Ivory on Gabriel. Not literally…

This is a guest post for the blog by Ivory Quinn, author of Obsession: Darkness Falls. The book is available from Amazon here:

US: http://www.amazon.com/dp/B00C1RJ8PS

UK: http://www.amazon.co.uk/dp/B00C1RJ8PS

and you can find her on Facebook here:


And twitter here:


So, without further ado, I’ll hand you over.


Hi everyone, this is Ivory. Rivka’s asked me to do a guest post about Gabriel (the character) so here goes.

It’s been two weeks since ODF went live and the response has been totally surreal. I genuinely didn’t expect the outpouring of emotion, warmth and excitement that readers the world over have been expressing. It’s both humbling and astonishing. As each review comes in and messages appear all over my facebook page, I still haven’t really come to terms with the fact that my book has affected people in such a way. I don’t know if I ever will. I keep apologising for making people cry!

By far and away the thing that I’ve found most astonishing and, if I’m brutally honest, confusing is the readers’ response to Gabriel’s character. I’ve never made any secret of the fact that ODF was an exploration of the psychology and damage behind domestic abuse and domination. When I sat down and started writing ODF, it was (and still is) a story about Noelle. Obsession was the first part of the story arc and Redemption will be the second half of the book. It was always intended to be the ascent out of the darkness, even though it seems to get worse before it gets better. Obsession and Redemption are two halves of the same book.

I always knew when writing it, that ODF was going to speak to people on a base level. I knew that an awful lot of people were going to be deeply uncomfortable reading it because of some of the issues it explores. It’s hard not to see yourself reflected in the characters and situations when you’re absorbed in a book. There were parts of it that were deeply personal to me. You only have to look at the dedication to understand where I was coming from when I wrote it. As a result, the reviews where people have said they found it hard to read but still felt compelled to read it really strike a chord with me.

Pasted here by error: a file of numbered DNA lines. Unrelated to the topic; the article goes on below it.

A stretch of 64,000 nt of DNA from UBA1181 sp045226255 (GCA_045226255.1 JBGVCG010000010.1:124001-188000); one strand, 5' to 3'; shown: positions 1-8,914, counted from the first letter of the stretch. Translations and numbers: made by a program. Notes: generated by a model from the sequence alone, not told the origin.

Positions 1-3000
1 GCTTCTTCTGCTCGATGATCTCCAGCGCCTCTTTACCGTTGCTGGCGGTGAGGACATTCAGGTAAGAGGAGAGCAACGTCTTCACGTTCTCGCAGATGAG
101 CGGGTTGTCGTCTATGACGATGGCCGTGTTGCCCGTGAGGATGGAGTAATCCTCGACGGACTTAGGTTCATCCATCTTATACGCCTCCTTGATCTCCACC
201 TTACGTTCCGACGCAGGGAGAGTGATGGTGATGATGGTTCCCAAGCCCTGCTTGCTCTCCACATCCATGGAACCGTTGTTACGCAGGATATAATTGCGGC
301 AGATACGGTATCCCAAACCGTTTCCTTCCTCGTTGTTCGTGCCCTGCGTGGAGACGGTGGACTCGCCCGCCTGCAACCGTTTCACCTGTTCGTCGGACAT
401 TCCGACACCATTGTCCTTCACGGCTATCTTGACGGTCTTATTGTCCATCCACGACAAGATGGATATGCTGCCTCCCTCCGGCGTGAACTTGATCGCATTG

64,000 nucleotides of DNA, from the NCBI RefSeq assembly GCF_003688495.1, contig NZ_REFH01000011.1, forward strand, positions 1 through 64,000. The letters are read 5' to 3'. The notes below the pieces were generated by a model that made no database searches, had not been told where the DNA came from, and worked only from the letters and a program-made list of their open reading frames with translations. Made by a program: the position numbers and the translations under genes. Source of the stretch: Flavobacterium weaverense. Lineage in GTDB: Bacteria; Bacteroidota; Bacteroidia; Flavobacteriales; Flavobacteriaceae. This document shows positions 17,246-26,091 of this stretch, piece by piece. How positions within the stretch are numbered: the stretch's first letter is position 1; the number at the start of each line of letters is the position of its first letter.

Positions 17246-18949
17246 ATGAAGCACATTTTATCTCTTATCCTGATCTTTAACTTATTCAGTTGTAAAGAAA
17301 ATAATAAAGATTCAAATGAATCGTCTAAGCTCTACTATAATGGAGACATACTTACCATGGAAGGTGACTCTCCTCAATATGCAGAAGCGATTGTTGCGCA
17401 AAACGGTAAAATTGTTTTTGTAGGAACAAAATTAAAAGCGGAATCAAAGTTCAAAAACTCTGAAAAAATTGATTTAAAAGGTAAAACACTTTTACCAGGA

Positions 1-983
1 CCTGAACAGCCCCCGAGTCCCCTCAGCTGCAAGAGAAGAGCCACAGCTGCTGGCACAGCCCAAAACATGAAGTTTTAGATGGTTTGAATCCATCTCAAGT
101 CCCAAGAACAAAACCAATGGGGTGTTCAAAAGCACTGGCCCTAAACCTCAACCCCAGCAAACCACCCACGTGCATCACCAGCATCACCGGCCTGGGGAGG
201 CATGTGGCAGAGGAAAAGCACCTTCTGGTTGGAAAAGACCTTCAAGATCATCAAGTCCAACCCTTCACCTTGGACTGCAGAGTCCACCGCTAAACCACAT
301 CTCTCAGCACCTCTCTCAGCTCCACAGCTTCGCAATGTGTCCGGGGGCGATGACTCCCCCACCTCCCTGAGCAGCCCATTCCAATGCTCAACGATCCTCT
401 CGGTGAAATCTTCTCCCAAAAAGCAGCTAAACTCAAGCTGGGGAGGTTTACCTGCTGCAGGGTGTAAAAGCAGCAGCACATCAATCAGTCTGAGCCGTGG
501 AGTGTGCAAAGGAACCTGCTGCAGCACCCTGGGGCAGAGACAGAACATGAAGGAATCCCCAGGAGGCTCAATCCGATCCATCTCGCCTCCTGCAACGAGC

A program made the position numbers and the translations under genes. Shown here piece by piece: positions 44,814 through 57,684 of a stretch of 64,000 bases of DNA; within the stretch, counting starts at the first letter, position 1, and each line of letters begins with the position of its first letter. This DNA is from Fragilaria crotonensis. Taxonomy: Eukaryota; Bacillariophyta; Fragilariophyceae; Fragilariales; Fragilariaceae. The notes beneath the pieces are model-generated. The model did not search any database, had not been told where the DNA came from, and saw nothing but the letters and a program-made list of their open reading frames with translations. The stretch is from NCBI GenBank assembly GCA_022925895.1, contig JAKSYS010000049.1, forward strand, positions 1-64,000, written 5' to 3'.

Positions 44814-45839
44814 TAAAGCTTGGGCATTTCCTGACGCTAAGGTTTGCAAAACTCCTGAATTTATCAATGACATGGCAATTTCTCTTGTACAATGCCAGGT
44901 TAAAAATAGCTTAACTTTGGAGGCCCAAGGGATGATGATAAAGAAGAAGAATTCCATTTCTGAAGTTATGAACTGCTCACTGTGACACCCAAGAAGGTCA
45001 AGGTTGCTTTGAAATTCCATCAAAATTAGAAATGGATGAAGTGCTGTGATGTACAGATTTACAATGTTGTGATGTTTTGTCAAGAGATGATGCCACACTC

I’ve had so many messages asking what on earth is going to happen to the story in the second book now that ‘the main character’ is gone. The main character is Noelle. It’s her story. But don’t give up on Gabriel just yet…

I’m not ashamed to say that I grossly underestimated people’s capacity to forgive. I wanted to explore the boundaries of how damaged a person has to be before their past no longer becomes an excuse for their present. I wanted to explore the idea that a person can be damaged and charming and handsome, but it still doesn’t make it okay to manipulate and subvert an innocent. Or so I thought. It appears that Gabriel hit a nerve with so many readers – they love him. They feel for him. They, in essence, forgive his behaviour towards Noelle because he is so damaged. In fact, Noelle has almost become the villain of the story.

I know it’s been an emotional read for many people. I think what you should all know is that your response has been deeply emotional for me, and not just because of how amazing you’ve all been. Your capacity to forgive, to love a character with so much darkness in him, has made me question my own capacity for forgiveness and love. I’m a deeply introverted person and this questioning is actually something I consider to be a good thing. I think everyone needs to have their beliefs challenged every now and then. I think everyone should be reminded that the world is not all about greed and selfishness, that people can (and will) forgive the most extraordinary wrongs through compassion and understanding.

As a character, I have a love-hate relationship with Gabriel. I love him for his sweetness and his charm, for his wit and warmth. I love him because deep down inside he is a damaged little boy that can’t help the way that he is. I hate him because I don’t think that his past makes what he does to Noelle right. I believe that everyone has choices. These are issues that I’m going to be exploring in the second half of the book, Redemption. I think the fact that my feelings towards him are so intense and conflicted, so polarised (almost cognitively dissonant!), that they’ve made him leap from the page. He is a bright and vibrant character, there’s no denying it.

I guess in some ways I’ll always have a strange love affair with his character and it looks like I won’t be alone in that.

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